Media Effects and Body Image Research Paper by Writing Specialists

Media Effects and Body Image
A review of the effect that media images have on a women's perspective of body image.
# 92008 | 1,140 words | 5 sources | MLA | 2006 | US

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This paper discusses how images presented in the media provide unrealistic expectations of women. The paper further discusses how young women continue to rely on the media for advice and direction regarding their own sense of self-worth and beauty.

Feminist Theory
Theme History

From the Paper:

"Part of the media's power lies in its ability to influence self-perceptions of physical attractiveness particularly among women. Women are consistently bombarded with images considered "beautiful" by media standards. This may include images that in real life may be underweight or malnourished. What many women fail to consider when reviewing images portrayed by the media is that most of the women presented have been plucked, puckered, air brushed and more to appear more "perfect." On reviewing these women in real life many women would find they actually look no different than many of the women presented on television, except perhaps they may be at a healthier weight.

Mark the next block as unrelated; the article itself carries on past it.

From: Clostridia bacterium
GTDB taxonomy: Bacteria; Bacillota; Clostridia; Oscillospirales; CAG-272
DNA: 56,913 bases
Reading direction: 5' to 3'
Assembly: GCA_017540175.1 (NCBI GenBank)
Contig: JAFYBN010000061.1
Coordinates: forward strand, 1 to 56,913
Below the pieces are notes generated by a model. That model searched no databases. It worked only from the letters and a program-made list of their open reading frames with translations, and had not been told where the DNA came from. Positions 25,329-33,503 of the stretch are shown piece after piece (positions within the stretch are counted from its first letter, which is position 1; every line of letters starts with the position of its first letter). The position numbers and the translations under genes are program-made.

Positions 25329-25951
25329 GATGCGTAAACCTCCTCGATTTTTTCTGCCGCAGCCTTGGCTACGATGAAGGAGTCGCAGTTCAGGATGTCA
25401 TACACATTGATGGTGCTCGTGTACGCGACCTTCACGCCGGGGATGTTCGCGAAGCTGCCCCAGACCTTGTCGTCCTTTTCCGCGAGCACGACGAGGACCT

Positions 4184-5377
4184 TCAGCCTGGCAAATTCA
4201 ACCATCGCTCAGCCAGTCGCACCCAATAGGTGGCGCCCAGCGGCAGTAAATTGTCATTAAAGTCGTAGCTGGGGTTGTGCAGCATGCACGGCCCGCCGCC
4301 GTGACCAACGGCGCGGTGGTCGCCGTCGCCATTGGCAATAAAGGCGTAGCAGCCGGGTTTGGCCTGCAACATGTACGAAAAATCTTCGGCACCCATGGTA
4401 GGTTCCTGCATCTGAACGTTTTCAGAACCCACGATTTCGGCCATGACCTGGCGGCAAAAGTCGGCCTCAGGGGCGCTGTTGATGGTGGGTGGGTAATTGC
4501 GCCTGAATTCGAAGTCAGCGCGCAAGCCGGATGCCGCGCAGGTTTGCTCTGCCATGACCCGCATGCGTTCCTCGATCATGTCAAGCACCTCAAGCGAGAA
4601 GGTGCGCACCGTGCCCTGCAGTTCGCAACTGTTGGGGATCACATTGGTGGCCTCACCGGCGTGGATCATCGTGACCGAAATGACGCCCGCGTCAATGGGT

Women's attitudes toward their body and self-esteem are also influenced by their culture. The more value their culture has on meeting the standards established by the media, the more likely a young women is to succumb to false images of what is or is not considered beautiful in the eyes of the media."

Sample of Sources Used:

  • Baker, D., Sivyer, R. & Towell, T. (1998). "Body image dissatisfaction and eating attitudes in visually impaired women." International Journal of Eating Disorders, 24(3): 319-322.
  • Botta, R.A. (2000). "The mirror of television: A comparison of black and white adolescents' body image." Journal of Communication, 50(3): 144.
  • Bordo, S. (1993). Unbearable weight: Feminism, Western culture and the body. Berkeley: University of California Press.
  • Conboy, K., Medina, N. & Stanbury, S. (1997). Writing on the body: Female embodiment and feminist theory. New York: Columbia University Press.
  • Harris, S.M. (1995). "Body image and attitudes and the psychosocial development of college women." Journal of Psychology, 129(3): 315

Cite this Research Paper:

APA Format

Media Effects and Body Image (2007, February 11) Retrieved April 20, 2021, from

MLA Format

"Media Effects and Body Image " 11 February 2007. Web. 20 April. 2021. <>